Some pressure's off, but college still has challenges

College of the Redwoods has escaped its accreditation sanction, but remains on probation as it works to meet additional recommendations set by the regional accrediting commission.

CR President Kathryn Smith said the Accrediting Commission for Community and Junior Colleges notified her Wednesday that it had removed the school's sanction. CR's current probation status is less severe, and its challenge now is to show the commission that the college is financially stable, she said.

In its recent letter to CR, the ACCJC stated that CR must have sufficient cash flow and reserves to maintain stability as well as document a funding base, financial resources and plans for financial development. CR must also continue to implement a strategic hiring plan which addresses employee equity and diversity and continue to develop a comprehensive professional development program.

CR is required to submit a follow-up report to the ACCJC by Oct. 15 showing evidence that it has addressed the commission's recommendations. Commission representatives will visit CR following the submittal of the college's report, according to a CR press release.

CR has been working to address numerous recommendations from the ACCJC, which placed the school on show-cause status in February 2012. CR had received the sanction due to its failure to meet accreditation standards on a variety of recommendations, including student learning outcomes and strategic planning.

One challenge CR must overcome by October is balancing its budget, Smith said. In the past the school has relied on its reserves to cover its deficit, but those savings have run out. Even though CR and other schools dodged mid-year budget cuts due to voter approval of Proposition 30, any additional money is going to go to institutions in more populated areas, she said.

"We are at a situation where we must cut our expenditures and/or increase our revenue," Smith said. "We cannot continue to spend more than we bring in."

To reduce expenditures and increase revenues, the CR board will look at transferring faculty resources from courses with low enrollment to high-demand classes, Smith said. That may mean laying people off, she said, but the school's revenue is based on its enrollment.

Smith said CR has pent-up demand in its speech and biology programs. It also has to meet a requirement from the Chancellor's Office that focuses on basic skills to bring students up to college level courses, she said.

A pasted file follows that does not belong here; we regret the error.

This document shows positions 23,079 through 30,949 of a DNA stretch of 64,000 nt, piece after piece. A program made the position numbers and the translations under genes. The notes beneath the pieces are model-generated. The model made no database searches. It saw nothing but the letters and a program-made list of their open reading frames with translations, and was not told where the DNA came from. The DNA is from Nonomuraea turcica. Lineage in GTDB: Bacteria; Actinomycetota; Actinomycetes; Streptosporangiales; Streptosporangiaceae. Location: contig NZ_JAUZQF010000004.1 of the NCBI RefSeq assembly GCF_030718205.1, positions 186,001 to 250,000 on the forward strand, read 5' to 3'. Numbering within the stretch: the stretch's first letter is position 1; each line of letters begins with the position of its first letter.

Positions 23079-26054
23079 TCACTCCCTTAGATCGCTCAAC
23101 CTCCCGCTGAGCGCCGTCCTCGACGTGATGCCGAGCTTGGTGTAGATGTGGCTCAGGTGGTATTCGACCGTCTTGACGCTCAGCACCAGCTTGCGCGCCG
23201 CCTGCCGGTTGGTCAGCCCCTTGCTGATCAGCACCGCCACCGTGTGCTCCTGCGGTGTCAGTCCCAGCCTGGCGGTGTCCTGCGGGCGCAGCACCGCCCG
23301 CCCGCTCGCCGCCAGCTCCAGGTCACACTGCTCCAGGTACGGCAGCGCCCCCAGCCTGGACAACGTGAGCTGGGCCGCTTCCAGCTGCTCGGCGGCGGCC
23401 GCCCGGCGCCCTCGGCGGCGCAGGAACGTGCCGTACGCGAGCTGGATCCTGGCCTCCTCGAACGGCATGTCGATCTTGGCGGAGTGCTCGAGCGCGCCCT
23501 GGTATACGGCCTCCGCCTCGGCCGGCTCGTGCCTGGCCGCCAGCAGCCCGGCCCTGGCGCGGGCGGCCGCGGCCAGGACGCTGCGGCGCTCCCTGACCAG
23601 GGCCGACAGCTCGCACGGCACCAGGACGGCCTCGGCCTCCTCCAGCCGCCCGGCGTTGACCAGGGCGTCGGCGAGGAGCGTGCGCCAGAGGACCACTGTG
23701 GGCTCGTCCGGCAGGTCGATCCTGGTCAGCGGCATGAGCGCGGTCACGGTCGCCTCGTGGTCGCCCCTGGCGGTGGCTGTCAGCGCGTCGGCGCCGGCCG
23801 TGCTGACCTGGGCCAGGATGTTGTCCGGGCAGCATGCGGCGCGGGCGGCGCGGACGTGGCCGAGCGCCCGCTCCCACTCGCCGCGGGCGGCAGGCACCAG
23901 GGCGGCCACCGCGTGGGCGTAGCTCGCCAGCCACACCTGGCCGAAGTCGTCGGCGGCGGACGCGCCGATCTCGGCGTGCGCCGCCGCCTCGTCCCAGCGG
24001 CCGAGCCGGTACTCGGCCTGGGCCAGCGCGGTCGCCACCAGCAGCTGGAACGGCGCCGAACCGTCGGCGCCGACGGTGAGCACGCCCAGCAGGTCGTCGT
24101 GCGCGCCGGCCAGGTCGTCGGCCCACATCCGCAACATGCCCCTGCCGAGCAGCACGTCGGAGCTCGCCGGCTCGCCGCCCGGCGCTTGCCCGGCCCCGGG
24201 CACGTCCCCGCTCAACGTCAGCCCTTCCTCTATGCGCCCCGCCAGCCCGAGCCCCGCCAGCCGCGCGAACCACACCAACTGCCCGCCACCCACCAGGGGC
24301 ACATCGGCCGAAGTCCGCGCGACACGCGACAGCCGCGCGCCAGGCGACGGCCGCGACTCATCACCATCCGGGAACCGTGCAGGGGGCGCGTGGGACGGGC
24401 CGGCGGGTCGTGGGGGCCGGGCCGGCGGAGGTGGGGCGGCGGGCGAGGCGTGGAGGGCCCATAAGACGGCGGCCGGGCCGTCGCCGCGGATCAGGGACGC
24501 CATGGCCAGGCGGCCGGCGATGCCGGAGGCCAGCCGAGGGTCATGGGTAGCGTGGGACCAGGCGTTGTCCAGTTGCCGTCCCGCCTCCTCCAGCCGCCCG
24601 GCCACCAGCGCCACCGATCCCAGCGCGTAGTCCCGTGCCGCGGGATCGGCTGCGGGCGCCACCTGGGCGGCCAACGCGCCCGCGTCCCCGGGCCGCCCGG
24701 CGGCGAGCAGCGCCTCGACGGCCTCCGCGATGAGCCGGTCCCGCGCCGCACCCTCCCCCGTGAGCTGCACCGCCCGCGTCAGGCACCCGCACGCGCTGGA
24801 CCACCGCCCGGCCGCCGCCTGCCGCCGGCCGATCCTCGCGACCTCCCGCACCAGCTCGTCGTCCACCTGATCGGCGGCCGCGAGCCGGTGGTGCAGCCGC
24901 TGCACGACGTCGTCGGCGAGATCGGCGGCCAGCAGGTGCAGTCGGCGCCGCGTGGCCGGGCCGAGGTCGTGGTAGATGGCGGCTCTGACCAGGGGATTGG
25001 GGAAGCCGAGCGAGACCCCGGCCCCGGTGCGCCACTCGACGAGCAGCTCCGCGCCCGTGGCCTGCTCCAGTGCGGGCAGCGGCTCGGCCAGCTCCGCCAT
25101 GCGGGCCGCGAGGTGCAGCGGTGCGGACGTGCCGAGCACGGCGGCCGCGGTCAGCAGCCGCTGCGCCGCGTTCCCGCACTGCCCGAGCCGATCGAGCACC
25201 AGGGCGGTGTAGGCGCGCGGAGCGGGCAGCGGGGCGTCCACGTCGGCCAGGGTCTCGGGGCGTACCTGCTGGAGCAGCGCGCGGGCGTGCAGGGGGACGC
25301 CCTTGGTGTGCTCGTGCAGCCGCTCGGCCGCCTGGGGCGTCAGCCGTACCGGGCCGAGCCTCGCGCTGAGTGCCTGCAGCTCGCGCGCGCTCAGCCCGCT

"We're trying to help our students and serve their needs and demands," she said. "A class that has 24 students gets us twice as much money as a class that has 12 students. This could affect all of our campuses."

Other revenue-enhancement ideas include renting our space at CR's Eureka, Mendocino and Garberville campuses, Smith said. There has also been some preliminary work done to erect cell phone towers at some of CR's campuses.

When it comes to creating a diverse workforce, CR's challenge is its location in a rural area, Smith said. She said the college will be studying the community's demographics to see who is represented and who isn't represented on CR's faculty.

After receiving the ACCJC's show-cause sanction, CR was required to develop a plan for closing the school in addition to addressing the commission's recommendations. There are three levels of sanction ranging from a warning to show-cause, Smith said.

"I think our eyes were opened last year when we got this letter that put us on show-cause," Smith said. "I think everybody came together and worked together very well with the target in mind - to get off show-cause. It shows what the College of the Redwoods staff and board and students and everybody can do when they come together and work in the same direction."

For more information on CR's accreditation status, go to

Reach Jessica Cejnar at